Lesson 5, Topic 1
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Retirement Income: A Closer Look

Chris Test January 19, 2021
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Disability Pension Income, Box 7 Code 3

A taxpayer may take a retirement distribution if they become disabled before reaching the retirement age for their job (varies from 59 1/2 – 65). This is considered disability pension income and is considered earned income, and should pull through to line 1 of the tax return for wages and salaries. There is a simple entry in TaxSlayer we will need to make for this to occur.

Rollover: Distribution Code G

A rollover is a tax-free distribution to the taxpayer from one retirement account (traditional IRA or
employer’s pension plan) that rolls over into another qualified retirement account within 60 days.

Form 1099-R will be issued to the taxpayer by the financial institution. If the distribution was a direct rollover
by the institution to another institution, it will show distribution code G. If there is also a taxable amount in
Box 2 of the 1099-R, the distribution may be partially or fully taxable. If the taxpayer indicates that a rollover occurred but the distribution code is NOT G, then the taxpayer must have re-deposited the full amount into an appropriate account within 60 days.

Early Distribution: Code 1

Taxpayers who take money out of their retirement account before reaching the retirement age may be subject to an additional 10% penalty on their retirement distribution. In general, if code 1 is listed on Form 1099-R the taxpayer will be required to pay the 10% penalty unless they meet one of the exceptions listed below. If a taxpayer meets one of the exceptions listed, we will need to complete Form 5329 in the tax software.

A coronavirus-related distribution is not subject to the 10% additional tax on early distributions. A distribution is considered coronavirus related if:

• is diagnosed, or whose spouse or dependent is diagnosed, with the virus SARS-CoV-2 or the coronavirus disease 2019 (collectively, “COVID-19”) by a test approved by the Centers for Disease Control and Prevention OR
• experiences adverse financial consequences as a result of the individual, the individual’s spouse, or a member of the individual’s household (that is, someone who shares the individual’s principal residence)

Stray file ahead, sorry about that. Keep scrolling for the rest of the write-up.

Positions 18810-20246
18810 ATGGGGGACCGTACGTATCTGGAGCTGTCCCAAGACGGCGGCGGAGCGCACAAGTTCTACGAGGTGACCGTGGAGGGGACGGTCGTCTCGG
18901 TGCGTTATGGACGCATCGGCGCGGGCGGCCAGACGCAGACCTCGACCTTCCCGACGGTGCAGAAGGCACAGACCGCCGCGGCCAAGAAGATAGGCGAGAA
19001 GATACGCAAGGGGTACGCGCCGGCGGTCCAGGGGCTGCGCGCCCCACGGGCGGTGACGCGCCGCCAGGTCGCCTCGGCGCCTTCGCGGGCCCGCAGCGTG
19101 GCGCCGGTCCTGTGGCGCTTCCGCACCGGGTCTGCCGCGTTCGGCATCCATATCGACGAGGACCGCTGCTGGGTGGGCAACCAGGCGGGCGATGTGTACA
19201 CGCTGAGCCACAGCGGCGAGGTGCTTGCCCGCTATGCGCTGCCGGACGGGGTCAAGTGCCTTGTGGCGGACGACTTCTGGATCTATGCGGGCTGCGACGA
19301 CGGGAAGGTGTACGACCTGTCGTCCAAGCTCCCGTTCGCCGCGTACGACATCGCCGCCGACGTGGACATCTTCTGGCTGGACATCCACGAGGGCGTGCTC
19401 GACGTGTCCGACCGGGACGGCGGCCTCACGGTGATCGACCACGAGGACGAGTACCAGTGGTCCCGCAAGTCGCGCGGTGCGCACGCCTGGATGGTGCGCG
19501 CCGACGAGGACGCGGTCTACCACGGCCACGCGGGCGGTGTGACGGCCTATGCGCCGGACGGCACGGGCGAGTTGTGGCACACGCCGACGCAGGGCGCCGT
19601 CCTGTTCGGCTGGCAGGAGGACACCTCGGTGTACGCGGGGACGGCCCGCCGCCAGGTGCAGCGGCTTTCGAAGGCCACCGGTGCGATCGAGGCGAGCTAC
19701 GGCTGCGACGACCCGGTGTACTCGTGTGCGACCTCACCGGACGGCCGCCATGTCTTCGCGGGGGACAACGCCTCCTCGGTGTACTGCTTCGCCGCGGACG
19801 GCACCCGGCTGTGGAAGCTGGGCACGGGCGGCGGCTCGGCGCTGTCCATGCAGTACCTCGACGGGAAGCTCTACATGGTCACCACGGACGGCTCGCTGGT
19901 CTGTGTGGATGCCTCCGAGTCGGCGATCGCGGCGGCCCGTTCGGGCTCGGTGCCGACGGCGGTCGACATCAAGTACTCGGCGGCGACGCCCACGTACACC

Required Minimum Distributions

Once an individual reaches a certain age, they are required to take distributions from their retirement account. Congrees recently passed legislation increasing the RMD age, and taxpayers may choose to delay their first RMD until April 1st the year after they turn 72. This will rarely impact how you prepare a return at a VITA site, but it is helpful for completing the certification exams.

Examples

The required minimum distribution (RMD) age is 72 for taxpayers turning 70 ½ after December 31, 2019. In other words, if a taxpayer’s 70th birthday is July 1, 2019 or later, they do not have to take withdrawals until reaching age 72.
For those who were age 70½ or younger on Jan. 1, 2020, their first RMD is not due until April 1 of the
year after they turn age 72. For example, for those who turn 72 on July 1, 2021, they must take their
first RMD (for 2021) by April 1, 2022, and their second RMD (for 2022) by December 31, 2022.

Calculating the Simplified Method: Box 2a Blank, Box 9b Completed (Advanced Certification)

Some taxpayers may have a Form 1099-R with a blank in box 2a, which lists the taxable amount of the retirement distribution. Typically, this means the distribution amount in box 1 will become fully taxable, and we will enter that amount in the tax software. However, there is a key exception if the taxpayer has an amount in box 9b, employee contributions. These taxpayers take a small amount of their distributions tax-free each year, and it is up to us as the tax preparer to calculate the appropriate amount.

When there is an amount in box 9b and no amount in box 2a, we will need to calculate the simplified method using the following method:

  • The cost in the plan (total employee contribution on Form 1099-R, box 9b)
  • The taxpayer’s age on the date the annuity began (and the spouse’s age if joint/survivor annuity is selected); note if the annuity starting date is before or after the taxpayer’s birthday for that year
  • Total of tax-free amounts from previous years, available from the taxpayer’s prior year worksheet